DENVER (AP) — Pascal Dupuis knew his comeback from the blood clots that sidelined him for most of last season would pose a unique set of challenges.
In the end, the risk proved to be too much.
The versatile Pittsburgh Penguins forward retired on Tuesday, coming to the decision after consulting with team doctors and his family.
"It's all about them," said the married father of four. "If all this was on me or if I would have taken a selfish approach to this, I would still be playing."
The 36-year-old had two goals and two assists in 18 games after missing the majority of the 2014-15 season after blood clots were discovered in his lungs.
He took blood thinners to deal with the condition and was following a protocol that monitored his status.
Dupuis experienced a series of small setbacks, including leaving a game against San Jose last week after two periods with chest pain. He was cleared after undergoing a series of tests and played in weekend losses in Los Angeles and Anaheim.
The extended West Coast road trip, however, gave Dupuis time to think. The rigorous series of exams he needed to undergo every time something popped up was more than a nuisance, it was troubling.
"I don't feel like I should have my body go through this again," he said.
Dupuis finishes with 190 goals and 219 assists in 871 games with Pittsburgh, Minnesota, the Atlanta Thrashers (now the Winnipeg Jets) and the New York Rangers.
He helped the Penguins to the 2009 Stanley Cup and was one of the most popular players in the dressing room, beloved as much for his quick wit as his nimble skating and penalty killing prowess.
Penguins' captain and longtime linemate Sidney Crosby had to gather himself when asked about what Dupuis meant to the club in his nine seasons with Pittsburgh.
"I don't know if I could get through it, to be honest with you," Crosby said. "I'm going to miss him a lot."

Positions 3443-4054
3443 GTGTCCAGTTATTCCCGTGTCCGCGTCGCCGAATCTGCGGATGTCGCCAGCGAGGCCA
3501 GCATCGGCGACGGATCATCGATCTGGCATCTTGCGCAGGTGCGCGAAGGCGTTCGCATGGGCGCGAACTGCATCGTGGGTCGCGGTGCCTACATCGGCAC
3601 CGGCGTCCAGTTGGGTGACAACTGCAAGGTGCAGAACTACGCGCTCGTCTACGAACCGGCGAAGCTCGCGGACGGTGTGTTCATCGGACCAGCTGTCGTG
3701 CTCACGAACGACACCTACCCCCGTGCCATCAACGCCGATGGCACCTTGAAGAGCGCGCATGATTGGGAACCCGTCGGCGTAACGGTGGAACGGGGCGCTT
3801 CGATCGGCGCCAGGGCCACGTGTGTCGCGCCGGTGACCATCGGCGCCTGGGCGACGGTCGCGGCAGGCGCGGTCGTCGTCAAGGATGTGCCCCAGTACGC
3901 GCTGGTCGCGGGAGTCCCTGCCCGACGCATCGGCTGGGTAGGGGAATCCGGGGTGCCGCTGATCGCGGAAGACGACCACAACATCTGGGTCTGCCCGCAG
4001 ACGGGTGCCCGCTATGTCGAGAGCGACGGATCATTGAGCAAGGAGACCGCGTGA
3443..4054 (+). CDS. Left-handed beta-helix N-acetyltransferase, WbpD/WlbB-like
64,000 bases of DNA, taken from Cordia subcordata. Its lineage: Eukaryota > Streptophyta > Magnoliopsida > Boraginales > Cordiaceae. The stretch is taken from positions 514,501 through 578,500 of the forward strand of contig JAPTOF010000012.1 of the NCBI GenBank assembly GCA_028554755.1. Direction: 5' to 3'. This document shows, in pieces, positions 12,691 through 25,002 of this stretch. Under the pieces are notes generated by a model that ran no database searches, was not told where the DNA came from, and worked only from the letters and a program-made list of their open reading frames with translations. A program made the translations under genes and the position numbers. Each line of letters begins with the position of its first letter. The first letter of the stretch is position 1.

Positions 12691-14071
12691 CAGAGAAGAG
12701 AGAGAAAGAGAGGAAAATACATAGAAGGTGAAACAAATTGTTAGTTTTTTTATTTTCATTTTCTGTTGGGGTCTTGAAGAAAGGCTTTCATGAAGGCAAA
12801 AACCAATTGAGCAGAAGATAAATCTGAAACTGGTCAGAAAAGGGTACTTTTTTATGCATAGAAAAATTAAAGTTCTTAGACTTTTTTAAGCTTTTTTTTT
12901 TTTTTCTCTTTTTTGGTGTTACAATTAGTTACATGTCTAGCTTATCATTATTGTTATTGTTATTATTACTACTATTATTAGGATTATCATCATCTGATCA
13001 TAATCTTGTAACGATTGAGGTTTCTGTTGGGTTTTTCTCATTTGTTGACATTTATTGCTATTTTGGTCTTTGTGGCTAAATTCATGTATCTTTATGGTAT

Yet Crosby, like the rest of Dupuis' teammates, understood. They'd watched him fight back from a torn ACL in his right knee in December 2013 and his slow, deliberate recovery from the blood clots. That didn't stop them from holding their breath every time he went down to block a shot or absorb a hit along the boards.
"It wasn't always that easy (to watch)," forward Chris Kunitz said.
Penguins team doctor Dharmesh Vyas said the chances Dupuis took while playing along with the side effects of the tests required to monitor him were "not in the best interest of his long-term health."
While Dupuis admitted it will take some time adjusting to life without the game he's played since childhood, he expects to be able to live a normal life.
He understood the tenuousness of his situation weighed on family and teammates alike and he stressed he didn't want to become a distraction.
"Personally, in the offseason I felt he was taking a big risk by trying to play," general manager Jim Rutherford said. "But he's very determined. He wanted to try it. Medically he can't do it anymore."
The Penguins will pay Dupuis through the end of the four-year contract he signed before the 2013-14 season. He hopes to remain involved with the franchise in some capacity. Pittsburgh, which plays Colorado on Wednesday, is off to a sluggish start and sits fifth in the crowded Metropolitan Division.
"My main goal is to try and help this team as much as I can to win the Stanley Cup," Dupuis said. "But it's definitely not going to be on the ice."